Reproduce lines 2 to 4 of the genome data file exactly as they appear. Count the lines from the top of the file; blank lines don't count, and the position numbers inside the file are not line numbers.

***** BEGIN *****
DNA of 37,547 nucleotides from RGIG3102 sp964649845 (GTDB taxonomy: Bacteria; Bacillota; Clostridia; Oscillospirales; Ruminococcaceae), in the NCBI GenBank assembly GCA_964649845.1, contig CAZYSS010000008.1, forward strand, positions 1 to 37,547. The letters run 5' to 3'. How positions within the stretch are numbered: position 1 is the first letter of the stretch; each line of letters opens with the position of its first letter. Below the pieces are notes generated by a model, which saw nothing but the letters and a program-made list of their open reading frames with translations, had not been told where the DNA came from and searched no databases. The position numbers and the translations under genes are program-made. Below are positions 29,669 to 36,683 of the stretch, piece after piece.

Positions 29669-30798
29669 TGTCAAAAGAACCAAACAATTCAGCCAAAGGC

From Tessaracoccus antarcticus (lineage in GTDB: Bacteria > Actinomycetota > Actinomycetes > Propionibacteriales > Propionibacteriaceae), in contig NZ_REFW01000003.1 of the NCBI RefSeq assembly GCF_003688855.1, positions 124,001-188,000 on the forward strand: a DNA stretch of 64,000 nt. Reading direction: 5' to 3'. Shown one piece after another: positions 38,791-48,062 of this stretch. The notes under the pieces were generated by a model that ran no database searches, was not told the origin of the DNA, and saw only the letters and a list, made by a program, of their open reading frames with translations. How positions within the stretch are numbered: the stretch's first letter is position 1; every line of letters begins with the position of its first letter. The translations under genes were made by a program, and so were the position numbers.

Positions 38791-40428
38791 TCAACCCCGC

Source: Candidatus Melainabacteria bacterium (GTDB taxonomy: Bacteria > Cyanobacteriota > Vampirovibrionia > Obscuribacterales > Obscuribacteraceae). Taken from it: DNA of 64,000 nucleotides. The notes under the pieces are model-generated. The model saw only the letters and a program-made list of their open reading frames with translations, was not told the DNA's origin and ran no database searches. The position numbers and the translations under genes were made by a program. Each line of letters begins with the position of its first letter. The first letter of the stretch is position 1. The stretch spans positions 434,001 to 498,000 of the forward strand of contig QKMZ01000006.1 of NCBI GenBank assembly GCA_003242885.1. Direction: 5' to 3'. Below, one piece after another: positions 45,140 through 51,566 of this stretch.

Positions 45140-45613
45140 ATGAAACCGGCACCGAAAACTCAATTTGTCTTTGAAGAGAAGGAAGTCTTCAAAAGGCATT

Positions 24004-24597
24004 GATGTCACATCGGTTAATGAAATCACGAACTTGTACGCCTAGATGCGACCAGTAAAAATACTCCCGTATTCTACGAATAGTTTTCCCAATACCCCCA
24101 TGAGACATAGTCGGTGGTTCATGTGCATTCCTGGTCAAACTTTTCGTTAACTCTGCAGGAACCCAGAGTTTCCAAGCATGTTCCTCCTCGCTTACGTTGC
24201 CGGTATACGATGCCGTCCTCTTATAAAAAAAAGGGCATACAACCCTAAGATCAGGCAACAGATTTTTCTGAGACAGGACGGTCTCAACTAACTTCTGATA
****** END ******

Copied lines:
Positions 29669-30798
29669 TGTCAAAAGAACCAAACAATTCAGCCAAAGGC

From Tessaracoccus antarcticus (lineage in GTDB: Bacteria > Actinomycetota > Actinomycetes > Propionibacteriales > Propionibacteriaceae), in contig NZ_REFW01000003.1 of the NCBI RefSeq assembly GCF_003688855.1, positions 124,001-188,000 on the forward strand: a DNA stretch of 64,000 nt. Reading direction: 5' to 3'. Shown one piece after another: positions 38,791-48,062 of this stretch. The notes under the pieces were generated by a model that ran no database searches, was not told the origin of the DNA, and saw only the letters and a list, made by a program, of their open reading frames with translations. How positions within the stretch are numbered: the stretch's first letter is position 1; every line of letters begins with the position of its first letter. The translations under genes were made by a program, and so were the position numbers.